Glass isn’t necessarily travel-friendly, but at the same time, every drink tastes better when you’re drinking it from a glass. Why else would airlines go the extra mile to use them when serving their first-class customers? If you like glass but are worried about it breaking, check out The Escape, a glass water bottle that is protected by a silicon sleeve and uses a multi-stage filtration process to keep your water clean and tasting good.

Kiddo

The Kiddo is a filtered water bottle designed with kids in mind. From its fun design to its wide-flow straw, which makes it easier for kids to use, this is a great choice for parents who want their kids to carry their own water bottle. The filters are also interchangeable with those of other Epic Water Filters bottles, so you can stock up for the whole family.

GRAYL Ultralight Water Purifier

If you will be spending time outdoors and might need to drink from a fresh water source, consider the GRAYL Ultralight Water Purifier. With its press-down filter design, this travel water bottle can filter sediment as well as chemicals like chlorine without leaving an aftertaste.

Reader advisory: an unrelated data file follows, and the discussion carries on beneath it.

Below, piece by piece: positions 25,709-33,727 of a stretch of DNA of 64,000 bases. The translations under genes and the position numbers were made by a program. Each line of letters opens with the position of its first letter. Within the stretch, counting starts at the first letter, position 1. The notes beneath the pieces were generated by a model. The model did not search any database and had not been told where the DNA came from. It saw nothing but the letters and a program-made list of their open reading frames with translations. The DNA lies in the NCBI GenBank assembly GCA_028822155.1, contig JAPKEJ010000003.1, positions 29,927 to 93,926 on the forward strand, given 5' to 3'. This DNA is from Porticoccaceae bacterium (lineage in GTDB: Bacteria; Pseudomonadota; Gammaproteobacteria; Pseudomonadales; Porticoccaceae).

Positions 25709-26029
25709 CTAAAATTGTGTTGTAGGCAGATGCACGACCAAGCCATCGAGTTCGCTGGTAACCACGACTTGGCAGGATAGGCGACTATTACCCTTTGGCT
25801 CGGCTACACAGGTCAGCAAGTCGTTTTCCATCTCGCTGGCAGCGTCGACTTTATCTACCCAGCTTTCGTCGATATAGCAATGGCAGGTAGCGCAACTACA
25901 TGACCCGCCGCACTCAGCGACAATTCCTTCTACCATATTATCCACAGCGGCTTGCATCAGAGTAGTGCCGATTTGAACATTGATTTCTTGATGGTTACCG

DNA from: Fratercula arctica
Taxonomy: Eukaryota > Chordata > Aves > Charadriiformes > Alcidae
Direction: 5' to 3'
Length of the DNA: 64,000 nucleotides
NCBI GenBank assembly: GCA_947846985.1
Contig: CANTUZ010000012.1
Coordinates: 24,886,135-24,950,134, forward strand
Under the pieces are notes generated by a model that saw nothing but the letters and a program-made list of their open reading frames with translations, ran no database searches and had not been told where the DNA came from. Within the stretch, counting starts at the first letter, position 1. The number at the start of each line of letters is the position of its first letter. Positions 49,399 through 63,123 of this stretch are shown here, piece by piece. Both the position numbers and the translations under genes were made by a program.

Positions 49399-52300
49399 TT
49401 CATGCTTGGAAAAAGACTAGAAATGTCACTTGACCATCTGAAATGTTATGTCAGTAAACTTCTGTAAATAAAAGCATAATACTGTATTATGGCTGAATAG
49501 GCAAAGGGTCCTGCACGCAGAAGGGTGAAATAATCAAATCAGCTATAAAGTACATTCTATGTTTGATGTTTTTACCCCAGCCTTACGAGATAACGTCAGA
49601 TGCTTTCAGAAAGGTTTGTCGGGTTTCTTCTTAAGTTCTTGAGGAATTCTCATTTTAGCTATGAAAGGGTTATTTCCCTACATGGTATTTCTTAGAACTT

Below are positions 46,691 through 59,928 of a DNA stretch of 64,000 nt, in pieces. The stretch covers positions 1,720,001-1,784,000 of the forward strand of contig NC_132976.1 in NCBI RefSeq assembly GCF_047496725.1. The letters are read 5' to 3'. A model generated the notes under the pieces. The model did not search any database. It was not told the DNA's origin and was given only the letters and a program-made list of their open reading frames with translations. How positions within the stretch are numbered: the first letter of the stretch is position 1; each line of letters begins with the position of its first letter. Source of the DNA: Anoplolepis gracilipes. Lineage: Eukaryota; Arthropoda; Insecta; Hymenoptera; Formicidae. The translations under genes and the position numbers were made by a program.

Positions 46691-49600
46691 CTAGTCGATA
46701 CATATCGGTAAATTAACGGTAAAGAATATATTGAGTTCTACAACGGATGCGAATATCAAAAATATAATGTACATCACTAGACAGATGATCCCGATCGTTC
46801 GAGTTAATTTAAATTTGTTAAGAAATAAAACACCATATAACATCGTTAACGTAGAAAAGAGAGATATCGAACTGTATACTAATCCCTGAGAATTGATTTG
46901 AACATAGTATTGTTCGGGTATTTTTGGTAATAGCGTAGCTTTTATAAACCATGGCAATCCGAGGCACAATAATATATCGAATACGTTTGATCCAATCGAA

LifeStraw Go

LifeStraw is one of the most trusted brands for water filters. Its LifeStraw Go bottle has a heavy-duty filter built in, making it super easy to filter your water on the go. It is also available with a one- or two-stage filter, so you can choose the one that fits best for the trip you’re planning.

The Outback

If you have an affinity for stainless steel water bottles, The Outback might be the best choice for you. With an easy-grip design and a non-slip rubber base, this is a sturdy water bottle with a filter that will last. You can use it on the road or at home to purify both tap water and natural water.

Seychelle

Whether you’re going camping or building a disaster kit, the Seychelle Water Filter Bottle is a good addition to your arsenal. Its super strong filter removes everything from bacteria to agricultural run-off, so you can be 100 percent sure the water you’re drinking is safe. It’s a squeeze bottle, but it’s made of durable plastic material.

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Jamie Ditaranto is a writer and photographer always looking for her next adventure. Find her on Instagram @jamieditaranto.

Categories
At Home Food & Drink Staycation

Hotels’ Beloved Comfort Food (and Drink) Recipes